Celebrating 10 years of Anna Lindh Foundation Follow us on Twitter Like us on Facebook Subscribe to our YouTube channel Join us on Flickr


Read Later
Send to Kindle

Mohamed TOZY

The unique approach - and associated risks - taken by the Anna Lindh Foundation in its pioneering polling on the Euro-Med region is explored in an opening article by Tozy. The author exposes the evolution of trends in perceptions of values, based on analysis of the 2009 and 2012 surveys, with a particular attention to the current socio-political context. Increased mutual interest and interactions between the region’s citizens offer, according to Tozy, the most relevant basis for a long-term union across the Mediterranean.


Social cohesion is today at the core business of intercultural relations. Through the prism of religious beliefs and cultural diversity, Sara Silvestri analyses the quality of interactions among the citizens of the Euro- Mediterranean region, as well as potential areas of convergence around key values and sensitive topics. She reflects on the evolution of trends between the two Anna Lindh/Gallup surveys, positively observing a coming together around the importance of family solidarity, and openness to pluralism within societies.


Diversity cannot be understood as a factor of wealth and prosperity unless it is associated with a humanistic culture that adopts the respect for human rights. Antoine Messara argues that raising awareness of the diversity across our communities and Mediterranean region should be complemented by the implications of its management within society. From this perspective, the author traces a roadmap based on the concepts of normativity, religious diversity, and immunisation against the exploitation of fear and security.


New and emerging social movements across the Euro-Mediterranean region are challenging the traditional confines of democratic participation. Jody Jensen and Ferenc Miszlivetz underline the need for what is called regional and global governance, with many movements transgressing national boundaries and illustrating converging aspirations for citizenship engagement. In the end, the authors argue, this could lead to a re- articulation of dynamics between the state and civil society, as well as supra-national institutions.


While democracy is principally associated with tolerance and respect for diversity, the Union for the Mediterranean (UfM) is not perceived as a strong driver towards these values, in particular due to its institutional nature. Larbi Sadiki explores the differences in the understanding of democracy by citizens from the diverse areas of the Mediterranean. In this context, the author highlights positive trends in the position of women as actors of social change, and the acceptance of attitudes integral to citizenship learning.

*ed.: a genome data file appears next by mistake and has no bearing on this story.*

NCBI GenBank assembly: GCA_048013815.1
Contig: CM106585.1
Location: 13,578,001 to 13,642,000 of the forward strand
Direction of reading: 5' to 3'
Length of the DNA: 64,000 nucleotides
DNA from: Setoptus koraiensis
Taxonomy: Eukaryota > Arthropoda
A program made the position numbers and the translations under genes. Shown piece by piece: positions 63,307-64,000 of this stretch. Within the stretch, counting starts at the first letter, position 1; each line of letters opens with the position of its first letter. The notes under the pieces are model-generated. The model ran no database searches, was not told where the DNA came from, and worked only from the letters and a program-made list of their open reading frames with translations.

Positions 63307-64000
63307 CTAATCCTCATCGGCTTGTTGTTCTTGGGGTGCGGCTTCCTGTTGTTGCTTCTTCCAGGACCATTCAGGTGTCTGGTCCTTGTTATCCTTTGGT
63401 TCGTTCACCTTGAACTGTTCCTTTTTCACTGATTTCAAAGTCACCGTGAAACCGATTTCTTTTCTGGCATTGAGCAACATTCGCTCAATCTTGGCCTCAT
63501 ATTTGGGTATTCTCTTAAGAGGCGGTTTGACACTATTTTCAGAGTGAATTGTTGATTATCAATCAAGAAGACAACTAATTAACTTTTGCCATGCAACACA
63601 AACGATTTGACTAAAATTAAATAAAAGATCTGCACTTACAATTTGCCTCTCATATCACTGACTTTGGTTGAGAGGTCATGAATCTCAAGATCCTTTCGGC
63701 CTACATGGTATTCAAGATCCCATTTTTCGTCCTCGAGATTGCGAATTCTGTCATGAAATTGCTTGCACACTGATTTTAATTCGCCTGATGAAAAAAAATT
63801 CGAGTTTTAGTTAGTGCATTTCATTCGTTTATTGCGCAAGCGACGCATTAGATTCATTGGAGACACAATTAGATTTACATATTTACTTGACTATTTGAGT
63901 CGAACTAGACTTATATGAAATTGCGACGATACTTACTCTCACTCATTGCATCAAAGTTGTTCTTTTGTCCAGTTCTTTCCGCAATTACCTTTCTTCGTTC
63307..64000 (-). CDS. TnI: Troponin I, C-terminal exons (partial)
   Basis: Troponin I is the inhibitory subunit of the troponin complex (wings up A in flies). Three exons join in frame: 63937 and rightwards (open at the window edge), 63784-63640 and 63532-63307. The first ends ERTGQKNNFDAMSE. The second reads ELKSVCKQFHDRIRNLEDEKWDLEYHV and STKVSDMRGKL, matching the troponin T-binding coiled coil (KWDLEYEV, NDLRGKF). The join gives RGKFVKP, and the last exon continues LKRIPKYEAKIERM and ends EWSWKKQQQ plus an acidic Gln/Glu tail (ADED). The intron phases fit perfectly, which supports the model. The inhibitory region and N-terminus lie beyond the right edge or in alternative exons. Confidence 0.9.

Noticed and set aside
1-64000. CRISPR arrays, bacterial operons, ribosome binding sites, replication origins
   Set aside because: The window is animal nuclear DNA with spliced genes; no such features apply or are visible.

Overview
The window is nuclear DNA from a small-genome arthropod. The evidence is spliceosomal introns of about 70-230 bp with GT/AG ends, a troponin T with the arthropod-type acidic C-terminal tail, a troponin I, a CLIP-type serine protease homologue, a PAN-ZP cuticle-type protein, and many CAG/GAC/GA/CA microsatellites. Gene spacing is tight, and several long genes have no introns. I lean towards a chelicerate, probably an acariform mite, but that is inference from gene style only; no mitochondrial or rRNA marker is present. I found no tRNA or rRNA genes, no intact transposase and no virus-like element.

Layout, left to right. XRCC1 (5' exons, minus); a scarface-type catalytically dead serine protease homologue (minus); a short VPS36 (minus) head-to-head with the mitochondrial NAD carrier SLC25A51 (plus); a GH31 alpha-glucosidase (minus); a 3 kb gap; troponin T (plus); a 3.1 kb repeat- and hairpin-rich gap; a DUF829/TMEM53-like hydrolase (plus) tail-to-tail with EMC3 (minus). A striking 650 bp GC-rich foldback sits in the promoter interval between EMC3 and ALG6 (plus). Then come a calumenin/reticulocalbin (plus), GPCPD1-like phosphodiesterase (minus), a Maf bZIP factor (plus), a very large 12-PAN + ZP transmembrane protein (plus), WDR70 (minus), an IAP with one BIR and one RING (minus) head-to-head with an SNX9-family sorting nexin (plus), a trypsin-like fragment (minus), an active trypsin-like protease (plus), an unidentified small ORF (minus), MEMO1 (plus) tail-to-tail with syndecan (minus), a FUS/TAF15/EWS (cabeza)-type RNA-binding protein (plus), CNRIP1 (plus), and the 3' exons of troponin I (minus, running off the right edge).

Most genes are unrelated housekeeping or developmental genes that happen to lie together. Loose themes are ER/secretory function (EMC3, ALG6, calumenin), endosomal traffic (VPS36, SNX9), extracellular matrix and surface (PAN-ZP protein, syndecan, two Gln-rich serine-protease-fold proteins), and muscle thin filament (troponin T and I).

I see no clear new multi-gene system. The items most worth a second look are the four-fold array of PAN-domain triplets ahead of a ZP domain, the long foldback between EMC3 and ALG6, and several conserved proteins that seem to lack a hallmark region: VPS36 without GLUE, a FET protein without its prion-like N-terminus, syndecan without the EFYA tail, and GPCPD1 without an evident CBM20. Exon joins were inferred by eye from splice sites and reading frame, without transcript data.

The social uprisings across the Arab region were to be anticipated, according to Aissa Khadri. Driven by youth, they emerged as a natural result of the state of the economy and labour market, which could not accommodate the large groups of highly qualified graduates with insufficient work opportunities and new needs of social emancipation. What characterises many of these movements, the author argues, is the way they are rooted locally, less ideological in their nature, and directed to the solution of specific issues.

Mahasen AL EMAM

Humanity has developed significantly in the sphere of rights, justice and freedom, yet the issue of gender equality remains out of focus in the process of social modernisation. Mahasen Al Eman suggests that part of the problem is the type of image that women, and in particular Arab women, receive in the media. While the latest Anna Lindh/Gallup Poll results signify a positive trend in the perception of women’s current and future roles in Mediterranean society, the author argues that there is still much to be done.


Despite the challenges young people and women face in their societies, the latest Anna Lindh/Gallup polling exposes optimism to the future. Eleonora Insalaco presents regional analysis from the point of view of these two central groups, highlighting how youth dynamism and intercultural openness are supported by the importance attached to curiosity, independence, and cultural diversity. At the same time, the author tackles the diminishing confidence in traditional institutions to address social problems, in contrast to growing citizen participation.


The latest Anna Lindh/Gallup Survey reveals a growing appetite for better knowledge and understanding, brought on by exchange among the actors of the region. Claire Spencer analyses the Mediterranean as one coherent body, explaining how the southern ‘Arab Spring’ might have inspired the ‘indignados’ and other movements in Europe. The author also calls upon policy-makers to acknowledge that the time has come to end the top-down frameworks, which risk to continue being at distance from the citizens who they serve.